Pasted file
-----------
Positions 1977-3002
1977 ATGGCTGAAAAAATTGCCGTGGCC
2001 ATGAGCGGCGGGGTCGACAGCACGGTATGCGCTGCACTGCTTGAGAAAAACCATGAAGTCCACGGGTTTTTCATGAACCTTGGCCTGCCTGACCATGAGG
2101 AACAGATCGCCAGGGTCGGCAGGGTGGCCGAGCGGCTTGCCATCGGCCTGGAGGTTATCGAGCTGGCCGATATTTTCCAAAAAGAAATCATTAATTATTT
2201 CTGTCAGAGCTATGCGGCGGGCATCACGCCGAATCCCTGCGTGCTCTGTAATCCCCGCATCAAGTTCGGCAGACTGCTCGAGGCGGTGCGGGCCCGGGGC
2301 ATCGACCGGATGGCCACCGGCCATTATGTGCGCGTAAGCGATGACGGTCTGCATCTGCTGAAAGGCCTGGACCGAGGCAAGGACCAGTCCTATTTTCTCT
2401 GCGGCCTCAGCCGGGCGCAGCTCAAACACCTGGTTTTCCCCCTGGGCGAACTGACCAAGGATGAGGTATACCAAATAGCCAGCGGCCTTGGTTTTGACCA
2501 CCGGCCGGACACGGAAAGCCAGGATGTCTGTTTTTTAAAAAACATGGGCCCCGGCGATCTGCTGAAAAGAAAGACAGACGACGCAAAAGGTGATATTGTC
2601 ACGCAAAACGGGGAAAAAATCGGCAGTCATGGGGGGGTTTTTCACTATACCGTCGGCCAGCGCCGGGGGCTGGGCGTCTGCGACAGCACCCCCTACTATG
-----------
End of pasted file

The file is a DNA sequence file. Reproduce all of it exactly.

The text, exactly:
Positions 1977-3002
1977 ATGGCTGAAAAAATTGCCGTGGCC
2001 ATGAGCGGCGGGGTCGACAGCACGGTATGCGCTGCACTGCTTGAGAAAAACCATGAAGTCCACGGGTTTTTCATGAACCTTGGCCTGCCTGACCATGAGG
2101 AACAGATCGCCAGGGTCGGCAGGGTGGCCGAGCGGCTTGCCATCGGCCTGGAGGTTATCGAGCTGGCCGATATTTTCCAAAAAGAAATCATTAATTATTT
2201 CTGTCAGAGCTATGCGGCGGGCATCACGCCGAATCCCTGCGTGCTCTGTAATCCCCGCATCAAGTTCGGCAGACTGCTCGAGGCGGTGCGGGCCCGGGGC
2301 ATCGACCGGATGGCCACCGGCCATTATGTGCGCGTAAGCGATGACGGTCTGCATCTGCTGAAAGGCCTGGACCGAGGCAAGGACCAGTCCTATTTTCTCT
2401 GCGGCCTCAGCCGGGCGCAGCTCAAACACCTGGTTTTCCCCCTGGGCGAACTGACCAAGGATGAGGTATACCAAATAGCCAGCGGCCTTGGTTTTGACCA
2501 CCGGCCGGACACGGAAAGCCAGGATGTCTGTTTTTTAAAAAACATGGGCCCCGGCGATCTGCTGAAAAGAAAGACAGACGACGCAAAAGGTGATATTGTC
2601 ACGCAAAACGGGGAAAAAATCGGCAGTCATGGGGGGGTTTTTCACTATACCGTCGGCCAGCGCCGGGGGCTGGGCGTCTGCGACAGCACCCCCTACTATG